The cost of traditional cattle production is rising and producers seeking to put more gra$$ weight on their cattle are finding that sound pasture management has never been more attractive and/or profitable.
Here are some tips on increasing your forages, with the first one being….
Consult county Extension experts about the specifics of your local area before proceeding.
Setting aside a supply of forage to use after forage growth has ended in the fall is called "stockpiling" or "deferred grazing." When pastures are managed for deferred grazing, a compromise sometimes has to be made between yield and quality, since the highest yield often produces lower quality forage.
Forages adaptable to stockpiling include perennials such as…
Overseeding a pasture or hayfield will increase both quantity and quality of forage. But beware! As I learned from adding too much clover and alfalfa to our pasture mix, if you plan to take a "1st cutting" off your pastures in the spring prior to turning out your cattle, It’ll take forever to dry and bail. And if you do small square bail’s, your wife will complain the whole time your unloading the wagons! Up here in North-East PA sometimes drydown can take as long as 5-6 day’s depending on the relative humidity and overnight temperatures. However. Summer pastures over-seeded with Legumes work best for providing a nitrogen source and improving pasture quality. The legumes that work best, no matter where in the country you live, are red and white clovers.
Cool season pastures. "Cool season grasses which obviously aren’t growing in the North/East this week, can help you extend the green period across as much of the growing period as possible and improve livestock weight gain. Perennial cool season pasture grasses grow in dry land conditions not drought stricken area’s and can supplement native range by providing a month or more of nutritious grazing in the spring and possibly again in the fall.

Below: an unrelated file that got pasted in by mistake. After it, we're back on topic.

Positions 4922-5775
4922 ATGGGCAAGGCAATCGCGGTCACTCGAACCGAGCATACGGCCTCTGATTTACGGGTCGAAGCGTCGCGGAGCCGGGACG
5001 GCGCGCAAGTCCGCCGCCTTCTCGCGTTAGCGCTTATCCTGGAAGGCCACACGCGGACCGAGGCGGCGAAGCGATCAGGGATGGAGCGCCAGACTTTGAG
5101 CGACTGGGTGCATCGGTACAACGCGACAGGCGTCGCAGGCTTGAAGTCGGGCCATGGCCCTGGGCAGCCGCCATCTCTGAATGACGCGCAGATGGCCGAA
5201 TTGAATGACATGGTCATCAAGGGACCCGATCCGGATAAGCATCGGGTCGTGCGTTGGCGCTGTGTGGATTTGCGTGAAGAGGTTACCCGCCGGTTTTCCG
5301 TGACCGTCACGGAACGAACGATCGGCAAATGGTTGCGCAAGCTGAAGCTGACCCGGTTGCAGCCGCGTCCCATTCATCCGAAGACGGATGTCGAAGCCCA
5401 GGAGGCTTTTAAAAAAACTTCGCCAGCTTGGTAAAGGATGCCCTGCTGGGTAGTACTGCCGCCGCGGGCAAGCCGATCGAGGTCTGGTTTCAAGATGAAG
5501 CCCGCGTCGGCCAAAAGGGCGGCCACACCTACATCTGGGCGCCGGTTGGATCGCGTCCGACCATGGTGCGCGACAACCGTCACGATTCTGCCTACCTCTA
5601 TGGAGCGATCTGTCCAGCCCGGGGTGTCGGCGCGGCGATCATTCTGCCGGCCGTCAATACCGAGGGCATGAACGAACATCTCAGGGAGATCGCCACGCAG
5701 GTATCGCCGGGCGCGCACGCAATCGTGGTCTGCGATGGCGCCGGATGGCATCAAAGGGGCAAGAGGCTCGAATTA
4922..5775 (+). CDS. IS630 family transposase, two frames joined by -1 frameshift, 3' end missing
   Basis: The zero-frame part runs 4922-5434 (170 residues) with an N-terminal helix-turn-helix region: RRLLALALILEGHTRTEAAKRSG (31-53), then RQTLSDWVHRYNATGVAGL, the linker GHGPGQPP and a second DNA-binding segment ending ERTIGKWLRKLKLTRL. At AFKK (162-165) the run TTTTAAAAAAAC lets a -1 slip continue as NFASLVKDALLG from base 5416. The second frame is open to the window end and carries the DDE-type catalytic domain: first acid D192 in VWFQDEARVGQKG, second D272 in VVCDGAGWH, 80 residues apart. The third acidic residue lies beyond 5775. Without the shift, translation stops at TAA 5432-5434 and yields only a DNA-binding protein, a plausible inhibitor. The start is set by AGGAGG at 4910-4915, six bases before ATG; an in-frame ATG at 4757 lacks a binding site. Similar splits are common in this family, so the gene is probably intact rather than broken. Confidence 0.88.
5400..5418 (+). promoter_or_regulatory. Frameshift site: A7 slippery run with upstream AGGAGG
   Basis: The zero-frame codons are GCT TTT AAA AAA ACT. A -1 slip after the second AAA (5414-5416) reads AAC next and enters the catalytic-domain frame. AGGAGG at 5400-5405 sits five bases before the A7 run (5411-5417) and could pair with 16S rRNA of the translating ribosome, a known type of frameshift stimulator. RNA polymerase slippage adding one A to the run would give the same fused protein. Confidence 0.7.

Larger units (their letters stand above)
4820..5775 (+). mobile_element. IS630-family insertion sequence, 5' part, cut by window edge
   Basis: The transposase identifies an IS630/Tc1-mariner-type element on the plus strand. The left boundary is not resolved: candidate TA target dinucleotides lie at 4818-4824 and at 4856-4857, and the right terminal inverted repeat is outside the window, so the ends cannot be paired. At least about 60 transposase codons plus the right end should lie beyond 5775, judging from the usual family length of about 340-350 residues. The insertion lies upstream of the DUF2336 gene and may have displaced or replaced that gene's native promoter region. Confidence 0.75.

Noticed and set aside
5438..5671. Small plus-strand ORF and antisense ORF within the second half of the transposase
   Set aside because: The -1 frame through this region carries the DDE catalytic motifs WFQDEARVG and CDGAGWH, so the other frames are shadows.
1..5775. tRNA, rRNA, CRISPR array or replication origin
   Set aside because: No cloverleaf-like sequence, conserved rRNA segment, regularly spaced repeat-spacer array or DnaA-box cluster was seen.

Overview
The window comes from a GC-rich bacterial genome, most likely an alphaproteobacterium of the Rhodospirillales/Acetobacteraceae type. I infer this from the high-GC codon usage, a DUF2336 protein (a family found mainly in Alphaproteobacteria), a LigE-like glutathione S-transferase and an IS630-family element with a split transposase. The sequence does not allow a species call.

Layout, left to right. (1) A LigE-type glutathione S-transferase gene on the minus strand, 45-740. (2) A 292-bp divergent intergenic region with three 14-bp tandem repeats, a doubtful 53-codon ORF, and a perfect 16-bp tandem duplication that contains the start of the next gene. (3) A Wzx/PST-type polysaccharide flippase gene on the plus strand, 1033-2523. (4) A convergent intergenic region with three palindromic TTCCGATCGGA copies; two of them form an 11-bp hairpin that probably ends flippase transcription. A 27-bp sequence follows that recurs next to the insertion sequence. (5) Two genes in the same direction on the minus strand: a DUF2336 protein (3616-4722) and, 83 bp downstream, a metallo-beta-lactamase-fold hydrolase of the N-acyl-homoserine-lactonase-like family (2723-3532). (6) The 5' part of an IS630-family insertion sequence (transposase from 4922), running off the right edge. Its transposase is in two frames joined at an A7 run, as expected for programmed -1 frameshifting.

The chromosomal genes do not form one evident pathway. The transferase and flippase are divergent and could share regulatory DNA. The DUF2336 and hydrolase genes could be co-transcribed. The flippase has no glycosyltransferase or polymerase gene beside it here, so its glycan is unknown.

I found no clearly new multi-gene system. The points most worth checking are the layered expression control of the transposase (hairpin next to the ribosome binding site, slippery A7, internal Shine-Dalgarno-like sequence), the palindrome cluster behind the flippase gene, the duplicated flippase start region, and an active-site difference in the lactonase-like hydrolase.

Rotational grazing. A rotational grazing program such as what we use on our farm/ranch, uses several pastures with one being grazed while the others are rested. We divide our pasture into smaller areas
called paddocks and move our cattle from one to the next, determined by the number, size and condition of our cattle, rate of forage growth which is directly related to weather, or the lack thereof and layout of the paddocks.
The practice of rotational grazing can increase net profit
by reducing the cost of machinery, fuel and storage facilities;
and by cutting back on supplemental feeding and pasture waste.
Extended Grazing. We leave our herd on pasture into the fall and winter, utilizing perennial pastures held in reserve, otherwise referred to as "stockpiling forages". For those of you who supplement your cattle with feed, it has been estimated that each day your cattle graze on pasture, your feed costs could be cut in half.
Another advantage to grazing your cattle in rotational pastures/paddocks. Costs of hauling manure is reduced, and nutrients are returned to the land naturally to be used by growing forages while in the rest cycle of your rotational grazing program.